The present work seeks to advance quantitative understanding of semicircular canal biophysics and biomechanics and is organized around three specific aims: 1) Examine sulfated glycosaminoglycans (GAGs) in vivo by tracking the time-course of expression in the cupula and extracellular space around stereocilia following mechanical and aminoglycoside insults. Inner ear GAGs are known to play essential roles in development, mechanics, regeneration, repair, and protection. Our experimental approach using new xyloside conjugates is revealing entirely new information about this important process. 2) Map the spatial distribution of hair bundle displacements across the sensory epithelium in response to physiological stimuli in vivo. The diverse temporal response properties of afferent neurons correlate with projections in the crista ampullaris, but we do not yet know how or if responses depend upon spatial maps of hair bundle displacements. We will measure micromechanical displacement fields while recording afferent responses innervating the same region of the crista. 3) Detail mechano-electrical transduction (MET) current adaptation and its relationship to active amplification by semicircular canal hair cells. Our recent results suggest that the most sensitive semicircular canal afferent neurons rely on hair cell amplification to increase sensitivity to low strength stimuli. We will investigate the role of MET adaptation and electrical mechanisms in this important process by tracking bundle displacements and recording from hair cells in vivo. Results are expected to have long-term impact by enhancing understanding of semicircular canal micromechanics, cupulogenesis and self-repair, amplification by hair cells, and efferent control of motion sensation by the brain.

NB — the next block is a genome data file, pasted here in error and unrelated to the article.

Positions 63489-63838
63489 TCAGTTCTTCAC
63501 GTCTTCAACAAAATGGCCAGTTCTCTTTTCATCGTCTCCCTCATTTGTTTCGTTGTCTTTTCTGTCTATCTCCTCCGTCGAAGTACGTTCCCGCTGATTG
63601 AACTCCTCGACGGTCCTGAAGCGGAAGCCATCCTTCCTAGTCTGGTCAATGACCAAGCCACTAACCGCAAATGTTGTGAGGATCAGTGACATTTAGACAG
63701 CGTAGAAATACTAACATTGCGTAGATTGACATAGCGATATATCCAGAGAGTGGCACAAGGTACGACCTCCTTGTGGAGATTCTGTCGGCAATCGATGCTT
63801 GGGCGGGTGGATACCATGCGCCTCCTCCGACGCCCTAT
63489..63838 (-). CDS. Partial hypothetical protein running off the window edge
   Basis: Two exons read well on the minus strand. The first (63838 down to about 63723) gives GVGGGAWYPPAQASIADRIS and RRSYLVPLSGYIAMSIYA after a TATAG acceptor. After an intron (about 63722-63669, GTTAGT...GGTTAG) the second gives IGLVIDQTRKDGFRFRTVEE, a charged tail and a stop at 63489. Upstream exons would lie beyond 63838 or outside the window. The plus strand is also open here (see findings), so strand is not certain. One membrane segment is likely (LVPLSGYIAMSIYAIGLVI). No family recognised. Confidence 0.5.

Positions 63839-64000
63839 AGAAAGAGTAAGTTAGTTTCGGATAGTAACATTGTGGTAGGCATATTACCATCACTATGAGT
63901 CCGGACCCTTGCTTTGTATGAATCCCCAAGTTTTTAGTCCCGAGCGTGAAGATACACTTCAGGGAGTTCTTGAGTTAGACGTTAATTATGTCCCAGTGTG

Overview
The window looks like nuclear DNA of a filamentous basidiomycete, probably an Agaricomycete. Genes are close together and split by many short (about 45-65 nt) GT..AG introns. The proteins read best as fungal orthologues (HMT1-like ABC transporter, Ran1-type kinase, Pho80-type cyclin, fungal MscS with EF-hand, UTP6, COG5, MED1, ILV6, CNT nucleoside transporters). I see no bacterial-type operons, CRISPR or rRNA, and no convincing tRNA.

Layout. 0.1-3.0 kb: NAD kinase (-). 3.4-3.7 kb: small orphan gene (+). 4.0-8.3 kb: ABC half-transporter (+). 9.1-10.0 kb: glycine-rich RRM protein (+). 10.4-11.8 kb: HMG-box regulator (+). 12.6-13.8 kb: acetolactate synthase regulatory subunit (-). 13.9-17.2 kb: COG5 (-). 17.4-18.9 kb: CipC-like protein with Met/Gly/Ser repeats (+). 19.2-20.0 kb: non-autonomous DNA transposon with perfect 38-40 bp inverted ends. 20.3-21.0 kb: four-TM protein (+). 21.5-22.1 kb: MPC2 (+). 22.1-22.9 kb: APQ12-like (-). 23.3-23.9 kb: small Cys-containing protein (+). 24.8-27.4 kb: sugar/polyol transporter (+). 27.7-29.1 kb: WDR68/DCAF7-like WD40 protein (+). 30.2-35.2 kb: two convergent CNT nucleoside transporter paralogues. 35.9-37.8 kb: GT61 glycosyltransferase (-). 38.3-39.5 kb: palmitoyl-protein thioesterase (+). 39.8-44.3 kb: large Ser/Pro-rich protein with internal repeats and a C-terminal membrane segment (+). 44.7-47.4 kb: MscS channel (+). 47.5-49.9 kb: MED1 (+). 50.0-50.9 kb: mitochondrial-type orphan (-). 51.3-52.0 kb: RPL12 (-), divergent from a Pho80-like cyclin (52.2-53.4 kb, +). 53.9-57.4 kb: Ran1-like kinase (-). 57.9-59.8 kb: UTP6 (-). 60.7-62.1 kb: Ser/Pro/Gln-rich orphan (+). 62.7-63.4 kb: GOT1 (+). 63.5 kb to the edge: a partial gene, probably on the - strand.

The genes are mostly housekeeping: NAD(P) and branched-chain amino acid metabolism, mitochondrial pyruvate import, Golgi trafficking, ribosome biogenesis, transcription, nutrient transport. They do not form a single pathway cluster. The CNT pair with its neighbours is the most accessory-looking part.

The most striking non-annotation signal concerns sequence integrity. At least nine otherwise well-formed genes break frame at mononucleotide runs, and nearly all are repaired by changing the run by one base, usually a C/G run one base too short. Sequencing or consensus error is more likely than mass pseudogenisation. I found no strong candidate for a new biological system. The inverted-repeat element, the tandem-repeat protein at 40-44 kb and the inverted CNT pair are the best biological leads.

Disorders of the vestibular system are debilitating and common, afflicting approximately 30% of the population over the age of 65 (Schappert, 1994). The present application is directly relevant to the biomechanical and biophysical substrates underlying sensitivity of semicircular canals under both physiological and pathological conditions. Unique in vivo experimental techniques will be applied to examine cupulogenesis/self-repair, glycosaminoglycan expression following damage, micromechanics, hair cell amplification, and efferent control.
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